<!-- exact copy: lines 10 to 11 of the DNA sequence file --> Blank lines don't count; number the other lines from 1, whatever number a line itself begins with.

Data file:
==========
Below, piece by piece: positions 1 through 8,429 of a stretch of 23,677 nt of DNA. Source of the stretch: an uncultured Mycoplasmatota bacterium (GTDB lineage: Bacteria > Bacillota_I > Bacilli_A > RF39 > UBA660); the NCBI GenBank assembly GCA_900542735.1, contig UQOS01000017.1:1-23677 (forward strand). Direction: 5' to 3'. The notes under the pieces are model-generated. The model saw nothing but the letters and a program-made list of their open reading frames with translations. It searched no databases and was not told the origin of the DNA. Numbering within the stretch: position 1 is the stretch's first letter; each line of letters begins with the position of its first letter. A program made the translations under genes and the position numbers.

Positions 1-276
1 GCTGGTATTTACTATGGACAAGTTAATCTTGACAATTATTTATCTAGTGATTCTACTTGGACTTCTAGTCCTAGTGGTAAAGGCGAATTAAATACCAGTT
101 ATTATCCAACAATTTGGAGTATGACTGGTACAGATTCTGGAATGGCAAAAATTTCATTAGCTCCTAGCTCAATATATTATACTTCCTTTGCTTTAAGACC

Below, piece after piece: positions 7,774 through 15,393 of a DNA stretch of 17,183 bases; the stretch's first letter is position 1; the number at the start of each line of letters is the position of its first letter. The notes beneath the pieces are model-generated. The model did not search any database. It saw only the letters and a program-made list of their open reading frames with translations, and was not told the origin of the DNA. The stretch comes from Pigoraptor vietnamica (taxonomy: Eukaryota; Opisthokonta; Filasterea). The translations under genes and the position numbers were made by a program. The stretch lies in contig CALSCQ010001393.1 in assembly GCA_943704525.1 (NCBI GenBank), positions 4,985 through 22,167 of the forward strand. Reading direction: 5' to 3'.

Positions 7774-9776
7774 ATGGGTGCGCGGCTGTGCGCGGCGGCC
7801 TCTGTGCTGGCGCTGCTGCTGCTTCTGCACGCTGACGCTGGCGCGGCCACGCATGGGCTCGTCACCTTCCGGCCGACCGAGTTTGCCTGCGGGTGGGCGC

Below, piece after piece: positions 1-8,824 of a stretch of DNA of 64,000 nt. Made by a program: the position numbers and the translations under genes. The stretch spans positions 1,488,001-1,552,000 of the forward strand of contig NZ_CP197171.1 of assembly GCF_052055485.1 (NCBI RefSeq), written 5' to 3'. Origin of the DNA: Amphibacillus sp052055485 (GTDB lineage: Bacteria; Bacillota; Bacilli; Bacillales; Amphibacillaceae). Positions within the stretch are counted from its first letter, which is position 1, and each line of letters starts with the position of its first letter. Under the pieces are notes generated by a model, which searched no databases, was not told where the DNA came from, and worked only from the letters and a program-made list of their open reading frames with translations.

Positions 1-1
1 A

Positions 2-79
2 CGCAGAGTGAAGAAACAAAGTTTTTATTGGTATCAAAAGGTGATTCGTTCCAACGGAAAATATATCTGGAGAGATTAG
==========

Positions 1-1
1 A